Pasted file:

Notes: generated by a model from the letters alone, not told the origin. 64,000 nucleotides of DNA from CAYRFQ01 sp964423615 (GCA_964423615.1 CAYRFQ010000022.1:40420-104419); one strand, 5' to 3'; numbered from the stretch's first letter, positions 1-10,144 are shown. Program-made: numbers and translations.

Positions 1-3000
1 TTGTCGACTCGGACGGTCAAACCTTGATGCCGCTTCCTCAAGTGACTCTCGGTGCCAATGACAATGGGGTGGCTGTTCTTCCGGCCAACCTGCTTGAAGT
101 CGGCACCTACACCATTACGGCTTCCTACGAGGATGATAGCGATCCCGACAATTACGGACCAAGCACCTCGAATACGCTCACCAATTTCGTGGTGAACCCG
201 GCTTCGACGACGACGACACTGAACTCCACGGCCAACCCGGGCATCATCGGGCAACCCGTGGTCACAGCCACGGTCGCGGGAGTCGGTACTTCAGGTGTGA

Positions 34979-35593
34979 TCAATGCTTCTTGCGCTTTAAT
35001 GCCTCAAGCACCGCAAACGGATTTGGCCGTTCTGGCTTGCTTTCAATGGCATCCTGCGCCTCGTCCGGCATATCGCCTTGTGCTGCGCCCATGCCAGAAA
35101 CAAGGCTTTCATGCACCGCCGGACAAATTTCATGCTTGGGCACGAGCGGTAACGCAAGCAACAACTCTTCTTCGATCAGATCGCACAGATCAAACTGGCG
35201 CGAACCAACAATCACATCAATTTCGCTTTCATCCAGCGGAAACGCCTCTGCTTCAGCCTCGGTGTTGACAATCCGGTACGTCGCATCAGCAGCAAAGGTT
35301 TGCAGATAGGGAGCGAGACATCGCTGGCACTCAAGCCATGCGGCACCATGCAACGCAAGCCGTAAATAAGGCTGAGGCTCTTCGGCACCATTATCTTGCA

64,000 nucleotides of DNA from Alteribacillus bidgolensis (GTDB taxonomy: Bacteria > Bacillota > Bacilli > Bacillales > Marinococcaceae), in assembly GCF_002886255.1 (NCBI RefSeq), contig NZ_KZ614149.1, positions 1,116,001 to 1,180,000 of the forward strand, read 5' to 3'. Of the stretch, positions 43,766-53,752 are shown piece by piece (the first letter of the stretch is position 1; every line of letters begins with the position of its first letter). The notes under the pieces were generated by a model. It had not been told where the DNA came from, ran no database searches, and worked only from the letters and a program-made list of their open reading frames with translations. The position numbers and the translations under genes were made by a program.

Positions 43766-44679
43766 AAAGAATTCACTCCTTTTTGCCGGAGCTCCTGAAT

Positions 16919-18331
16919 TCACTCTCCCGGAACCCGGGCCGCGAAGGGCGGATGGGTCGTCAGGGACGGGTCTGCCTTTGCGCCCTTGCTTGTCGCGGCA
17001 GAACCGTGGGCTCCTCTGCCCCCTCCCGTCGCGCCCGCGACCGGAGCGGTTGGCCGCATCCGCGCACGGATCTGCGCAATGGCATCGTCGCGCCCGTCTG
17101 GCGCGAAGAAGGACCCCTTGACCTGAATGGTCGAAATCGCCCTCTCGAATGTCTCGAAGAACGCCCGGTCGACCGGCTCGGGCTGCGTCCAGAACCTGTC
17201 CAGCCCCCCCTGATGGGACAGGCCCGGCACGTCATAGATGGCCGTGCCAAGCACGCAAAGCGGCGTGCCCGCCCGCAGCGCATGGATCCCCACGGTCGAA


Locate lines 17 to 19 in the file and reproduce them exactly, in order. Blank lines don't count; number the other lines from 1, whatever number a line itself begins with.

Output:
17001 GAACCGTGGGCTCCTCTGCCCCCTCCCGTCGCGCCCGCGACCGGAGCGGTTGGCCGCATCCGCGCACGGATCTGCGCAATGGCATCGTCGCGCCCGTCTG
17101 GCGCGAAGAAGGACCCCTTGACCTGAATGGTCGAAATCGCCCTCTCGAATGTCTCGAAGAACGCCCGGTCGACCGGCTCGGGCTGCGTCCAGAACCTGTC
17201 CAGCCCCCCCTGATGGGACAGGCCCGGCACGTCATAGATGGCCGTGCCAAGCACGCAAAGCGGCGTGCCCGCCCGCAGCGCATGGATCCCCACGGTCGAA